Water Quality of the Mississippian Carbonate Aquifer in Parts of Middle Tennessee and Northern Alabama, 1999
U.S. Geological Survey, Water-Resources Investigations Report
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Water-quality data for nitrate, fecal-indicator bacteria, pesticides, and volatile organic compounds collected in parts of Middle Tennessee and northern Alabama indicate that the Mississippian carbonate aquifer in these areas is susceptible to contamination from point and nonpoint sources. Thirty randomly located wells (predominantly domestic), two springs, and two additional public-supply wells were sampled in the summer of 1999 as part of the U.S. Geological Survey’s National Water-Quality Assessment (NAWQA) Program. These wells and springs were sampled to characterize the occurrence and distribution of the above constituents in this karst aquifer of Mississippian age and to determine the principal environmental factors related to their occurrence.
Nitrate and fecal indicator bacteria were frequently detected at the sampled sites. Nitrate exceeded the drinking-water maximum contaminant level of 10 milligrams per liter in two samples; the median concentration for all samples was about 1.5 milligrams per liter. Correlation of nitrate concentrations to the amount of cropland near a site and to pesticide detections indicates that fertilizer application is the predominant source of nitrogen to the aquifer. Fecal-indicator bacteria were present in samples from about 40 percent of the sites. The presence of fecal-indicator bacteria is weakly correlated to the depth to ground water but is not correlated to a specific land use near the sites.
Pesticides and pesticide breakdown products (metabolites) were detected at 74 percent of the sites sampled. Concentrations generally were less than 1 microgram per liter and no pesticide detections exceeded drinking-water maximum contaminant levels. The maximum total pesticide concentration measured was about 4 micrograms per liter. Intensity of pesticide use, proximity of sites to areas of pesticide application, and soil hydrologic group were the primary factors affecting the occurrence of pesticides.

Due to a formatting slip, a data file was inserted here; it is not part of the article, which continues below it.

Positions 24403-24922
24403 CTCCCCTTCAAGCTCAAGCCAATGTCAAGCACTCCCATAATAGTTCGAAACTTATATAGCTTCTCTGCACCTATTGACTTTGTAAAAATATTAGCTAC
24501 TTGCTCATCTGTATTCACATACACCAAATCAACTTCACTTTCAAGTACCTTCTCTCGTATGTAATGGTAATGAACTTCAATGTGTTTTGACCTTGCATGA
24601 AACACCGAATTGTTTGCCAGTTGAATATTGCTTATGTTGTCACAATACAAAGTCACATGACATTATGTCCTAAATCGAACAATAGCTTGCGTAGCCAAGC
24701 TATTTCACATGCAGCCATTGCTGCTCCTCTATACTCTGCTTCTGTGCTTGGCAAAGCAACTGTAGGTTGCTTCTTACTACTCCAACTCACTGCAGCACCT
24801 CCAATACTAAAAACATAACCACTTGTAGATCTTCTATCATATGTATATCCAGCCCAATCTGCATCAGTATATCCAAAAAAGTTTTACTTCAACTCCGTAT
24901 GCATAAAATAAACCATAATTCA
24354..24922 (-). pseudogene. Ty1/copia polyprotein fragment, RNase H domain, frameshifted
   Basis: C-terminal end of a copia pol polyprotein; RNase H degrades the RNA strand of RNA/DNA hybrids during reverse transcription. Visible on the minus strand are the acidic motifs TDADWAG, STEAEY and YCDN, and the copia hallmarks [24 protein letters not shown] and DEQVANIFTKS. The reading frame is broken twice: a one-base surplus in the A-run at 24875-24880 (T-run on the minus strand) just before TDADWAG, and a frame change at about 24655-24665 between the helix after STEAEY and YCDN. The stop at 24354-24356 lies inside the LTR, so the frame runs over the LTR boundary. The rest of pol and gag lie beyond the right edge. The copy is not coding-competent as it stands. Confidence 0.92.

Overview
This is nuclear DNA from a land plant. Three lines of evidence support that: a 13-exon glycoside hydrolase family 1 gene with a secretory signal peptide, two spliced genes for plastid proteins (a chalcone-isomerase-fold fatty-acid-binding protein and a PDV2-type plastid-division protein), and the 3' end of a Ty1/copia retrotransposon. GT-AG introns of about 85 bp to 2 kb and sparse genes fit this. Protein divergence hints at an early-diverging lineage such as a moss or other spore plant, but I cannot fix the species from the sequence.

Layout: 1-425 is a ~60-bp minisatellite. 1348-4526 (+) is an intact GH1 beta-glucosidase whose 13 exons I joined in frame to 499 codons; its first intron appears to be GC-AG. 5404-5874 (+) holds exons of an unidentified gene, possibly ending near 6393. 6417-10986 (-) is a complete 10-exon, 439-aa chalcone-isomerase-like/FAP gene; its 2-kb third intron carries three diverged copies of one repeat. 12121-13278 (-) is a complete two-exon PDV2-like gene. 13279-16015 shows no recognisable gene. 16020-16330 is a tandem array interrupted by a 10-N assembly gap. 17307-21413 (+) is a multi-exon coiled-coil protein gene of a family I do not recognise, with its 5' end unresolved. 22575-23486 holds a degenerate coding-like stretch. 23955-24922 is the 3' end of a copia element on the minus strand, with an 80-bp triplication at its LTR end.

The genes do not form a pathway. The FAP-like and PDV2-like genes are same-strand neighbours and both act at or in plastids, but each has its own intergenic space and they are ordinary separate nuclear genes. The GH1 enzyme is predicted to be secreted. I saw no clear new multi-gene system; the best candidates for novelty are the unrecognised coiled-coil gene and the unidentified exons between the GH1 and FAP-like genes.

Volatile organic compounds were detected at generally low concentrations at about 81 percent of the sites sampled. Concentrations of trichloroethylene, tetrachloroethylene, and 1,2-dichloropropane at three sites equalled or exceeded drinking-water maximum contaminant levels. The maximum concentration measured was 7.5 micrograms per liter of trichloroethylene. The presence of volatile organic compounds in the Mississippian carbonate aquifer was not related to hydrogeology, soil properties, or land use near the sites; although higher total volatile organic compound concentrations and greater numbers of compounds in samples generally were associated with a higher percentage of urban land use near a site. Chloroform was the most frequently detected compound, and correlation of low-level detections to the amount of wetlands near sites having these detections may indicate biogenic formation of chloroform.
The relation between land use and water quality was stronger for constituents that are contributed to the environment systematically (fertilizer and pesticide applications), than those contributed inadvertently (leaking septic tanks or chemical spills or leaks). Land use and soils characterized in circular buffer areas near sites sampled in this karst aquifer explained some of the variation in nitrate concentration and presence of pesticides. Use of land use and soil data with greater detail than the large scale data used in this analysis and buffer areas based on well capacities and ground-water withdrawals might strengthen this type of analysis.
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